Laryngeal cleft repair: the anesthetic perspective.Paediatr Anaesth. 2013 Apr; 23(4):334-41.PA
Laryngeal cleft is a rare congenital malformation that is being reported with increasing frequency. Diagnosis requires suspension microlaryngoscopy under general anesthesia during spontaneous respiration. Repair may be attempted by a minimally invasive endoscopic approach or open surgical repair. The authors report on their experience with total intravenous anesthesia (TIVA) and spontaneous ventilation without an endotracheal tube during suspension laryngoscopy and CO2 laser application for this specific surgical procedure. Of particular interest were the rate at which this technique failed and rescue techniques were employed and the ability to predict patients in whom this might occur.
Between July 2004 and September 2012, 110 endoscopic laryngeal cleft repairs were completed under TIVA with spontaneous ventilation without an endotracheal tube. Anesthetic induction was achieved by inhalation of sevoflurane and oxygen by mask or infusion of propofol at 300 mcg kg(-1) min(-1) and remifentanil at 0.05-1.0 mcg kg(-1) min. The vocal cords and surgical site were sprayed with up to 2 mg kg(-1) of 4% lidocaine. If the oxygen saturation decreased during the procedure or the patient became apneic, a rescue process utilizing jet ventilation or intermittent intubation was instituted.
Ten (9.1%) of the 110 cases required rescue (95% confidence interval [CI]: 5.0-15.8%). The most prevalent comorbidities included reactive airway disease, chronic lung disease, failure to thrive, developmental delay, and an unrelated syndrome. Thirty-nine patients (36%) had reactive airway disease and twelve (11%) had chronic lung disease. Intraoperative complications included six cases requiring a brief, temporary period of intubation (5.5%) and four cases requiring a brief period of jet ventilation (3.6%).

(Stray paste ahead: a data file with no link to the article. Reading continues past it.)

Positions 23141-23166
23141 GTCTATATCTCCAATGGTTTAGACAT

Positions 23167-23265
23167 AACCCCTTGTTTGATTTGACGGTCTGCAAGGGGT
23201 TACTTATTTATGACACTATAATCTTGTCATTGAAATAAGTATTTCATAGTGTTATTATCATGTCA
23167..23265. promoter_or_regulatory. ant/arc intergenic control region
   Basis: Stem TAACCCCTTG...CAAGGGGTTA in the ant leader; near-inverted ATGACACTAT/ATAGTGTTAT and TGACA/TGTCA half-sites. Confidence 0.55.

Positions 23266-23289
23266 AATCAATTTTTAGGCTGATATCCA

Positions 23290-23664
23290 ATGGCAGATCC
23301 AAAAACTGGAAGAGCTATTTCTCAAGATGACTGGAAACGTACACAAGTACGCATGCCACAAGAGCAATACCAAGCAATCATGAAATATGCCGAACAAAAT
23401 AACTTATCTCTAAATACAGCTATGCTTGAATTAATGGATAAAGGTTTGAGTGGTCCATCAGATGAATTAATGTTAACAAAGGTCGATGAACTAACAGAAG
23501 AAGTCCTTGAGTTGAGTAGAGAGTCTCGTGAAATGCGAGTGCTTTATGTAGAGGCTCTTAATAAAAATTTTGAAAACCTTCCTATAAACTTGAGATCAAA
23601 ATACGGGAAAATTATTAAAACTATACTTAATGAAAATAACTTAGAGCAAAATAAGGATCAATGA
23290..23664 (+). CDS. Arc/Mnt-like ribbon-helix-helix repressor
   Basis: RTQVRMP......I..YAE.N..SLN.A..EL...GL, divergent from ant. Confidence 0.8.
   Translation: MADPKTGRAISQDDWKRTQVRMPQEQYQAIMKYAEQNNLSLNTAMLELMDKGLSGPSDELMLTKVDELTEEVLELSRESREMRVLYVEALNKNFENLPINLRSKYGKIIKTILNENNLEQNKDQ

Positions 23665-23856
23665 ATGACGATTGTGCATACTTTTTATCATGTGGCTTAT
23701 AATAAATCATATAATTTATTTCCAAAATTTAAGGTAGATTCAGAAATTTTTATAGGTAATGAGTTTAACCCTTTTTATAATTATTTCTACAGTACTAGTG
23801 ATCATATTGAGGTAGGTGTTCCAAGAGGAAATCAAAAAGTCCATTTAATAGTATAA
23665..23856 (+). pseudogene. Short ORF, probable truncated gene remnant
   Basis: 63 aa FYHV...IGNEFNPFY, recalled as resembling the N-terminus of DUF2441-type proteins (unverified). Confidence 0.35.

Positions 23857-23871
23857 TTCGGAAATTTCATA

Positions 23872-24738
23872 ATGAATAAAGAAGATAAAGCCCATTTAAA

The technique of TIVA with spontaneous respirations without an endotracheal tube is a safe and effective technique for laryngeal cleft repair. Although the potential for intraoperative adverse events may be high, the actual rate was very low. The need to convert to other techniques is not significant although the children who did require brief periods of jet ventilation or intubation tended to have reactive airway disease or chronic lung disease.